While the format of an edited volume possesses certain inherent drawbacks in creating a coherent, overarching narrative, the general chronological order of the chapters, along with certain introductory chapters, helps to compensate for this. The strength of an edited volume is that it allows its authors to explore their topics in greater depth and nuance than they would have been able to if enslaved to a strict narrative. Upon reading the two volumes of The Great Northern War Compendium, one gets the impression of how complex a conflict the Great Northern War was. Aside from the normal foreign relations considerations of each belligerent, many of the chapters bring out the complications posed by domestic considerations, especially in Poland-Lithuania, which was wreaked by civil war, and Russia with its occasional peasant and Cossack rebellions. Furthermore, perhaps the book’s greatest success is to draw out a picture of the war that goes beyond Charles XII, Peter the Great, and Poltava, although all three hold considerable prominence throughout the two volumes.

The chapters in The Great Northern War Compendium can be divided into several thematic groupings. There are detailed chapters on the armies of each of the belligerents, including the Cossacks, various German princes, and even the Ottoman Empire, which briefly intervened in the conflict. These chapters often include an administrative and technical history of the forces, and always end with a detailed description of the flags and uniforms of each regiment (accompanied with colorful depictions). The latter part may not be of interest to academics but is of definite interest to military history enthusiasts and game developers. Most chapters are concerned with the battles, campaigns, and sieges conducted during the war, and these form the backbone of the work. The depth and detail devoted to battles is particularly strong. However, some may be critical of the overemphasis on battles in an age that siege warfare was still dominant, but the book does show an awareness of the importance of sieges throughout the war and many of the battles covered were fought within the context of a siege. Furthermore, the emphasis on battles firmly focuses the work on the land war; naval dimensions of the conflict do not receive much treatment until midway through the second volume. Some chapters serve as biographies of some of the major personalities in the war, which help round out the picture of the war in a number of dimensions, while giving the narrative a bit of a personal flair. Dan Andersen’s biography of Peter Wessel Tordenskiold is particularly successful in this regard and helps give the reader a greater understanding of the naval war. These biographical chapters also give a window into European society in the early eighteenth century. Lastly, a few chapters deal with the cultural effects of the Great Northern War, including the memory of Charles XII in Sweden, the growth of orientalism in Europe, and the effect of Swedish prisoners of war in Russia. Their inclusion helps the work speak to the war’s broader significance in European and even Asian history.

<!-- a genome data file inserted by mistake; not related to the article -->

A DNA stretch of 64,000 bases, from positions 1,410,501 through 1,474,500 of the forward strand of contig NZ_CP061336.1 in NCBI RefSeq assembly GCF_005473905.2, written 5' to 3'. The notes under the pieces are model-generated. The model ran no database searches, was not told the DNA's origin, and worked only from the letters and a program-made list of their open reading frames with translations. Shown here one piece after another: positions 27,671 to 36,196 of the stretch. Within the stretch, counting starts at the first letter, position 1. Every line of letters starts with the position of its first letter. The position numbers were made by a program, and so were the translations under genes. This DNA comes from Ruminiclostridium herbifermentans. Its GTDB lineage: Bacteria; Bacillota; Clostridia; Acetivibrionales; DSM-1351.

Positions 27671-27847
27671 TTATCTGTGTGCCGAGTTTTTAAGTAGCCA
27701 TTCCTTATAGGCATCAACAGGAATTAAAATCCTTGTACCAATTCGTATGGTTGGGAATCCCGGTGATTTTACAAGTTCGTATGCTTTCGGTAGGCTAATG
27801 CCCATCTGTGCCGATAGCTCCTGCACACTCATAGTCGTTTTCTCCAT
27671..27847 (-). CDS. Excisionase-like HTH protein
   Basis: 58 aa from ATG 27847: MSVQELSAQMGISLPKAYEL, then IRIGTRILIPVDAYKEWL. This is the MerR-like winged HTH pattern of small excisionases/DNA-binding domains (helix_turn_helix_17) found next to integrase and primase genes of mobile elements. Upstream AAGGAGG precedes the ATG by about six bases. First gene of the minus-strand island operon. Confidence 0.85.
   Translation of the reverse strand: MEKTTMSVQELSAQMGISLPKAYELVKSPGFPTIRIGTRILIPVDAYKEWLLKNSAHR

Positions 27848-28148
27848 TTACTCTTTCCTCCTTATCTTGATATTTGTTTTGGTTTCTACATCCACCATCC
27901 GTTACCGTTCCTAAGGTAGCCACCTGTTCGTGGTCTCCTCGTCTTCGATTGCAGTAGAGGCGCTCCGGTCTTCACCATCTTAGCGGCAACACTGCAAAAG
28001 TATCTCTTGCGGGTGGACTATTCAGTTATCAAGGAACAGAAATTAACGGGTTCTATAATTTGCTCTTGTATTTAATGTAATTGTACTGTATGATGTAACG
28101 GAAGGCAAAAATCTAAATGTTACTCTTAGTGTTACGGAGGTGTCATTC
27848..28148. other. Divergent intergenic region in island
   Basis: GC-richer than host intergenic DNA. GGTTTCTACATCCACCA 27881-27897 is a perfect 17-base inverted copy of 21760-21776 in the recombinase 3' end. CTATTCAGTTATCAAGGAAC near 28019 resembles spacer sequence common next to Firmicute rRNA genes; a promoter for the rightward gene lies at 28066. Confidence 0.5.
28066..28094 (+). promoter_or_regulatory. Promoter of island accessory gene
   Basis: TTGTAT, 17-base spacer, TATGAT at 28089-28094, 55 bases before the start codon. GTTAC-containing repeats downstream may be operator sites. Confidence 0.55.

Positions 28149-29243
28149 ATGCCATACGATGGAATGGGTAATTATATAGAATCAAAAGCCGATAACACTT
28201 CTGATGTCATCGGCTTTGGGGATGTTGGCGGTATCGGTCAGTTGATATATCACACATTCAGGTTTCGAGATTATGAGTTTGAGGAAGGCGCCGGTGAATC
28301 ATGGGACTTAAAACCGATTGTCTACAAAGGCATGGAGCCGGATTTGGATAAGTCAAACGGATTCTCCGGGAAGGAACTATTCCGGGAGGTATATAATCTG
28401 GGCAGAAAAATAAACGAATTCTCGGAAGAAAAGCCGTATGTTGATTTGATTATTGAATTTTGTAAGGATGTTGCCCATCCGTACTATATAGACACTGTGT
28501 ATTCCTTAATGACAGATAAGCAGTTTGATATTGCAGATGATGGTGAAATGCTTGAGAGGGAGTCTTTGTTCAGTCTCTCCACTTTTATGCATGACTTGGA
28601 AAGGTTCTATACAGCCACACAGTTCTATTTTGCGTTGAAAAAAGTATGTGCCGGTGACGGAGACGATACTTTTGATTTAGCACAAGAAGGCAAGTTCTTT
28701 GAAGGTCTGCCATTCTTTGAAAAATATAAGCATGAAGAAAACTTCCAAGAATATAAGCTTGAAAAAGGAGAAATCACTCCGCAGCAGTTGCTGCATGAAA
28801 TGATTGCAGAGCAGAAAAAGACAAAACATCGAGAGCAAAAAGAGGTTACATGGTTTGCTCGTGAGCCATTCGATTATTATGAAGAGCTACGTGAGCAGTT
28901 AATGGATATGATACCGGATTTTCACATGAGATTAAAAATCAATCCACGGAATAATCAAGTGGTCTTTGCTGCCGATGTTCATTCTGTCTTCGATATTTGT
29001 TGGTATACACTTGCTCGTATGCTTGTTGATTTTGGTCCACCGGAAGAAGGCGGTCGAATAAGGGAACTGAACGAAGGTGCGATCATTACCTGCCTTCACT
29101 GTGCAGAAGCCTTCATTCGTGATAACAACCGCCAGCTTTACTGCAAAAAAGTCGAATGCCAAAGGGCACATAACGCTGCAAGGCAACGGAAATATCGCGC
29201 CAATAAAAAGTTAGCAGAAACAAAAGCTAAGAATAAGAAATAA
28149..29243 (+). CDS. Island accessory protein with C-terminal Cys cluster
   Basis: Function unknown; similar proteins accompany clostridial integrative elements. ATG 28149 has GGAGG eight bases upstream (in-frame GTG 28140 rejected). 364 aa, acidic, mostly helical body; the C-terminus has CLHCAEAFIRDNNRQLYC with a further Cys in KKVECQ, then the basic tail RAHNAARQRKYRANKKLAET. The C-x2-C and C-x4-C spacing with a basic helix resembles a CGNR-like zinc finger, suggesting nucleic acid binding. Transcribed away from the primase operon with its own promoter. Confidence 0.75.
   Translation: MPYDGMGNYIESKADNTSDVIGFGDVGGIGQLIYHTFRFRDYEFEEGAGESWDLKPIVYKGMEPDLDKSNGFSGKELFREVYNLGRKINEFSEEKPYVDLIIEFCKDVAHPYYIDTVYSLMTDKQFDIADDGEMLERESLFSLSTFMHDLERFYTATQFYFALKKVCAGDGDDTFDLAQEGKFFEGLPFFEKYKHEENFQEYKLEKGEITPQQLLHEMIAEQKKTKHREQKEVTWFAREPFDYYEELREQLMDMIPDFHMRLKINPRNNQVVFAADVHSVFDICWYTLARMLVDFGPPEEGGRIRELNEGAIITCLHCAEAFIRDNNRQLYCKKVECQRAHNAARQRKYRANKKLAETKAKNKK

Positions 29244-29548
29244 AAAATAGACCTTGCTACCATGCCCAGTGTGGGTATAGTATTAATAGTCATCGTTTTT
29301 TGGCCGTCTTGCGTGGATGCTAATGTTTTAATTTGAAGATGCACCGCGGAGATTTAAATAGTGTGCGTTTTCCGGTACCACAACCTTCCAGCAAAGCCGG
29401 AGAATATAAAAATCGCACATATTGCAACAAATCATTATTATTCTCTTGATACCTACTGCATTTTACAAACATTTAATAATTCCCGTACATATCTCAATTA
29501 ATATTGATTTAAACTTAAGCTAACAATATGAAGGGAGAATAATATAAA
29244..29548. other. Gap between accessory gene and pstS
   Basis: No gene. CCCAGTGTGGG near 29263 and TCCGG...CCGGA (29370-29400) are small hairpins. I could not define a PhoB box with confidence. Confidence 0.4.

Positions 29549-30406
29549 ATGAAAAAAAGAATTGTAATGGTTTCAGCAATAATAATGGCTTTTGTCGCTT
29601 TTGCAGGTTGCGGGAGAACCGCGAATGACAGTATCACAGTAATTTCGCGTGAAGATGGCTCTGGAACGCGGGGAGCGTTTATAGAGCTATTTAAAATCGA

Finally, it would be negligent on my part to ignore the artwork of The Great Northern War Compendium, which is as much a part of the work as the text. When one opens the books, one will be struck by the large number of vivid color photographs and paintings on every page. The book includes numerous photographs of contemporary artwork and maps acquired from museums, archives, or the Internet. Pictures taken in museums or on location by the contributors supplement the essays. The most striking aspect of the work is the number of paintings and illustrations by current artists commissioned for the books. With all of this artwork, it seems that Kling is trying to capture the reader’s imagination, in the hopes that it may inspire the reader to conduct further research.

I would be hesitant to recommend The Great Northern War Compendium as a textbook for an undergraduate course as it would be unfitting for this purpose. On the other hand, I would recommend it to anyone who is interested in further exploring the Great Northern War, especially anyone who is a military history enthusiast or hobbyist. I hope that it can accomplish Kling’s stated purpose to generate more interest and scholarship on the war.

Citation: Caleb Karges. Review of Kling, Stephen L., ed., Great Northern War Compendium. H-War, H-Net Reviews. January, 2018. URL: http://www.h-net.org/reviews/showrev.php?id=49893